At first one could probably ask why Ian's code is better than you original one. One thing comes to mind: PLINQ. If you extend the thing a bit to also put the reading of files into the LINQ query, and then combine this with the PLINQ CTP you get something so powerful it is hard to believe. Unless I am mistaken, all you have to do then is add somethin like one ".AsParallel" (it is called differently, just can't remember it right now) to the query, and the whole thing is going to use all available cores of your CPU automatically. If you think how difficult and error prone it would have been to parallelize your original code, I can see a real killer argument for LINQ there.
davidacoder
Saturday, January 5, 2008 6:32:01 PM (GMT Standard Time, UTC+00:00)
"[...] However it turns out I was using anonymous types incorrectly. I tried to take a feature that was meant to be coupled with C# 3.0’s declarative Language Integrated Query (LINQ) and use it in the traditional imperative loop constructs I’ve been familiar with since my days programming in C. [...] What I find interesting about this is that even though I’ve been using C# for the past five or six years, I feel like I have to relearn the language from scratch to fully understand or be able to take advantage the LINQ features. Perhaps a few stints as a SQL developer may be necessary as well? [...]"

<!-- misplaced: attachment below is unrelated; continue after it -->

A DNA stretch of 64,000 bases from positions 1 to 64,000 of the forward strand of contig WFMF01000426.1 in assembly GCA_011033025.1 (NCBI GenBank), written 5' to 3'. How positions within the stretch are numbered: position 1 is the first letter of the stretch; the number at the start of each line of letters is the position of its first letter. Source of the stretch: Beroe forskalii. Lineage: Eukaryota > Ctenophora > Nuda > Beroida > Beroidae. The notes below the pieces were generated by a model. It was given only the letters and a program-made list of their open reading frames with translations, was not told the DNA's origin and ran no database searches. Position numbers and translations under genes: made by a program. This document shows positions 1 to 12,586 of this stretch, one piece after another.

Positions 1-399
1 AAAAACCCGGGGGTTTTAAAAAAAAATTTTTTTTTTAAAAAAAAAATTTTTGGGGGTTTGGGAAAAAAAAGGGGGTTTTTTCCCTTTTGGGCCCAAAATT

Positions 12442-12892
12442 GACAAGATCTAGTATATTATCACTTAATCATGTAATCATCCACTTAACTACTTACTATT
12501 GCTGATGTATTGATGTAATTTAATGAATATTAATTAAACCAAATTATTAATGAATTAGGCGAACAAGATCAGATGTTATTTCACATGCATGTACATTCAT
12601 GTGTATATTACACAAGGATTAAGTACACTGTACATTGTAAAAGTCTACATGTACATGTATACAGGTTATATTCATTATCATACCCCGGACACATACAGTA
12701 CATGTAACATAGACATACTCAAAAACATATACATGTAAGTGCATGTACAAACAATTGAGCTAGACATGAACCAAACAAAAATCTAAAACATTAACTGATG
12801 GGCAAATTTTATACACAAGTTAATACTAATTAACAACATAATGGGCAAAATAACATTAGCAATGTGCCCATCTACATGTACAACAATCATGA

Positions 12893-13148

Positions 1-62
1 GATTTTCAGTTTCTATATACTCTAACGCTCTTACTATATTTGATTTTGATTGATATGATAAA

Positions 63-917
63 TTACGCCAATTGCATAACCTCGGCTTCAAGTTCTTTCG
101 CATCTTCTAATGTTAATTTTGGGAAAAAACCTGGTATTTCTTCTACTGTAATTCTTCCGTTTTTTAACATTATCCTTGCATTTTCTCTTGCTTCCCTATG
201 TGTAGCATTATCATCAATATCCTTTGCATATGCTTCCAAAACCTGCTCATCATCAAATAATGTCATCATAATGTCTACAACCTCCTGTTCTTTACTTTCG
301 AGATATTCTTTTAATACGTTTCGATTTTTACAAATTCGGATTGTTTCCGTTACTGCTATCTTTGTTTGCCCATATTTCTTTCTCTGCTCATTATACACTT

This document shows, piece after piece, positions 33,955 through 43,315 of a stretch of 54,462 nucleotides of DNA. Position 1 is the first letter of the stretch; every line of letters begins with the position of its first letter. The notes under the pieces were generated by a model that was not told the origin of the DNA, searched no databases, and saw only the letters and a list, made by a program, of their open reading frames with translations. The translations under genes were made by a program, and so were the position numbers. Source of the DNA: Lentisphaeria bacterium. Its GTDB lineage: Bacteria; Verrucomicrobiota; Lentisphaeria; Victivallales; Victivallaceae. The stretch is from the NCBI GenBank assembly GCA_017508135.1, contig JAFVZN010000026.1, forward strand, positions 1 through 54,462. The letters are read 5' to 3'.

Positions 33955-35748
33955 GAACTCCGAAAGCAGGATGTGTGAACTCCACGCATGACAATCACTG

Interesting how things become more and more complex and integrated with each other (with the excuse of becoming simpler, btw - see the schizophrenia in the market here?) and you always need to know more and more things, instead...

Interestingly enough this happens in all fields, and it is not just hitting on developers but also on "system" guys...

Saturday, January 5, 2008 8:51:15 PM (GMT Standard Time, UTC+00:00)
off topic, but you can simplify your python even more...

if all_links.get(url) is None:
all_links[url] = []
all_links.get(url).append(vote)

becomes :

all_links.setdefault(url, []).append(vote)
Pete Cable
Sunday, January 6, 2008 8:00:56 AM (GMT Standard Time, UTC+00:00)
Just looking at the code from a distance I think C#/LINQ beats python at it's own game at being more beautyful..

I Agree linq is something you'll have to learn but it is VERY sexy!
juulepuul
Sunday, January 6, 2008 10:27:26 PM (GMT Standard Time, UTC+00:00)
LINQ makes C# look more like sql and less like python. I can't read that as easily as a series of simple method calls. I also need to figure out how debugging works on LInq.
Ranji
Monday, January 7, 2008 4:56:15 PM (GMT Standard Time, UTC+00:00)